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Ontario to Expand Access to Surgery Referrals for Trans People

The wait list for a referral for gender reassignment surgery in the province is currently about two years.

by Manisha Krishnan
Nov 6 2015, 9:26pm

Still via On Hold

The Ontario government is expanding the number of gender reassignment surgery referral sites in the province in an attempt to reduce long wait times faced by transgender people.

Health Minister Eric Hoskins announced the changes in Toronto Friday morning, indicating that the government wants to allow more health care practitioners to approve the surgical procedures.

VICE Canada Reports: On Hold

Currently, the Gender Identity Clinic at Toronto's CAMH is the only place in the province that can approve publicly funded surgeries. There are currently about 1,000 people seeking a referral in Ontario; the ministry has said the wait time is approximately two years. Such delays have been linked to increased suicides amongst people who are transitioning, an issue that VICE explored in its recent documentary On Hold. The doc also highlighted the inconsistency of access to health care across the country; a hospital in Montreal is the only facility to provide a full spectrum of care while New Brunswick offers no publicly funded procedures.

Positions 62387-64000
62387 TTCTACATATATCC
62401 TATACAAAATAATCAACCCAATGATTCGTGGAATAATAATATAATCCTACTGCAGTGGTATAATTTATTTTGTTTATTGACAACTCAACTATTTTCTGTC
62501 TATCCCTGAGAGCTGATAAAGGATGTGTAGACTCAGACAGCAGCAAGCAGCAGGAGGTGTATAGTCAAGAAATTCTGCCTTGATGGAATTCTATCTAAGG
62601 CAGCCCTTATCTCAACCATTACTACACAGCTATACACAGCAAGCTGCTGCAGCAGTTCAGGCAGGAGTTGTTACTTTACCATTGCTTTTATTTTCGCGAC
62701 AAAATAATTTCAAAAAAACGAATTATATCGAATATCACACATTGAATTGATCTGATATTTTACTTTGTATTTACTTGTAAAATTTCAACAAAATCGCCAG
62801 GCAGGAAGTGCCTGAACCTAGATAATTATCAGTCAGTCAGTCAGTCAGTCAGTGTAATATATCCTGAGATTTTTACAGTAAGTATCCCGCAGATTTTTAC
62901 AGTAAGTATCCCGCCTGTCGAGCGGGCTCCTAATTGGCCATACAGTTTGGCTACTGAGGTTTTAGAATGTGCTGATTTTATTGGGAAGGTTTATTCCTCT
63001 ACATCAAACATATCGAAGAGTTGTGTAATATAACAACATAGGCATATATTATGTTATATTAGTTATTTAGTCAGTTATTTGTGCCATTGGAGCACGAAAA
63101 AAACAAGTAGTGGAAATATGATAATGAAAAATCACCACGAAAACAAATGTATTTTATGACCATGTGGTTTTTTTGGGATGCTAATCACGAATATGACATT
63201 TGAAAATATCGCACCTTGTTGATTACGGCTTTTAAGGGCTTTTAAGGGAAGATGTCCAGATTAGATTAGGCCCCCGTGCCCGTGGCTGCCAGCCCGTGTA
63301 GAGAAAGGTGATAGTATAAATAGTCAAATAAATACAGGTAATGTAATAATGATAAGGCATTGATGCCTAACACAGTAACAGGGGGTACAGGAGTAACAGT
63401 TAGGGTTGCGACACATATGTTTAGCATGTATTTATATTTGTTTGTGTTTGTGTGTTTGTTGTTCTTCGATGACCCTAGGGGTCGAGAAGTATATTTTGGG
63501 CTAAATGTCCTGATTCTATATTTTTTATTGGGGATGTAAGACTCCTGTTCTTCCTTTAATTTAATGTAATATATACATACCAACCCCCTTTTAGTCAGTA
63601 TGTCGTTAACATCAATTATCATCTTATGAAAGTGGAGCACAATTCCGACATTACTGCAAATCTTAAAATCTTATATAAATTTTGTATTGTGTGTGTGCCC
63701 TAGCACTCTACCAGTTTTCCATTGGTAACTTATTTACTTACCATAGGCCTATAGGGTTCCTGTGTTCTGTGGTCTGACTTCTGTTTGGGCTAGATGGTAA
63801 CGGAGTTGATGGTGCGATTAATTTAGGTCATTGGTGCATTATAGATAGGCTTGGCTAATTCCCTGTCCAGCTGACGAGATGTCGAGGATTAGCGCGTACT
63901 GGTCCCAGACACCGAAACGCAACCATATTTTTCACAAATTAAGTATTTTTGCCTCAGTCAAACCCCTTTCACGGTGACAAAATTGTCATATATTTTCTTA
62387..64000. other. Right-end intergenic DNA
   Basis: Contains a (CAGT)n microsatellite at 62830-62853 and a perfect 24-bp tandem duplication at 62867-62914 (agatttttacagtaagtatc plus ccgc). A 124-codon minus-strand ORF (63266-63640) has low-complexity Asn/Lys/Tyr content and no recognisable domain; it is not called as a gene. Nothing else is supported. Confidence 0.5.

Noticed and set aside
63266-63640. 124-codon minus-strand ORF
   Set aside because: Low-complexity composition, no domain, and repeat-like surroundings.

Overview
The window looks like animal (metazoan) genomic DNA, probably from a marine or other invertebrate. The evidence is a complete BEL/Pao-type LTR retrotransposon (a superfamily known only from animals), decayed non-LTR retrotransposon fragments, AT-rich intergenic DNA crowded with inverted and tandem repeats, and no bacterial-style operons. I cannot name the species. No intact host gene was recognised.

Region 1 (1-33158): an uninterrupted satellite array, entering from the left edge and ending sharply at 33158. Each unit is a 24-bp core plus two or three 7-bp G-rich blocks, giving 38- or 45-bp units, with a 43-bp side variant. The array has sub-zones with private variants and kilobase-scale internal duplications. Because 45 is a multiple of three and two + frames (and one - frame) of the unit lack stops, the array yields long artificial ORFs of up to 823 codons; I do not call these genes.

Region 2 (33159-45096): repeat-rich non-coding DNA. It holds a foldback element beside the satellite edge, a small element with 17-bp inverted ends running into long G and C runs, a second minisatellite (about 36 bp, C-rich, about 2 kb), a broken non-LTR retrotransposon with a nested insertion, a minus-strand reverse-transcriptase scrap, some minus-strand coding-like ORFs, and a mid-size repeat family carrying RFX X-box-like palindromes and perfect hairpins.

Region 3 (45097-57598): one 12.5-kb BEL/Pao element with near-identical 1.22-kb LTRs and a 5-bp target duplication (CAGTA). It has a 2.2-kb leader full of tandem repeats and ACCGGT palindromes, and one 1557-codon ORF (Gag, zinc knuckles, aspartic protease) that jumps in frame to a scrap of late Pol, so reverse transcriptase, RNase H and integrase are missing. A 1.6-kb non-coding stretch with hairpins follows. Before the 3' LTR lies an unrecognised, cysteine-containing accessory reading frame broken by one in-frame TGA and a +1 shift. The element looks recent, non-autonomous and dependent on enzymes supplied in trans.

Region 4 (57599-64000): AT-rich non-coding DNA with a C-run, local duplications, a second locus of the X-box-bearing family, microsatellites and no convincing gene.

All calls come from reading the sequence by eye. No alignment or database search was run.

Hoskins said the goal is to "dramatically enhance access" to surgical support, with potentially hundreds of sites for referrals. The changes will likely begin rolling out early next year.

"One of the most vulnerable times for trans people is when they are ready for surgery, but face a prolonged wait," said Hoskins. "This change would reduce wait times by allowing many trans clients to get surgical approvals from their own local primary care teams."

Susan Gapka, a training and education facilitator at Toronto-based LGBTQ charity The 519 called the announcement "historic."

"It shows you how far we've come," Gapka, who is trans, told VICE. "When I came out in 2000, there were no human rights, there was no access to healthcare. It was quite a grim situation."

But she said many barriers to trans health care remain, including the lack of sites where people can undergo surgery in Ontario. Doctors, she added, need more training and education in trans-specific health care issues.

Gapka said she hopes trans advocacy groups will be consulted by the province in the next steps. "This is a really strong and significant opportunity for moving forward."

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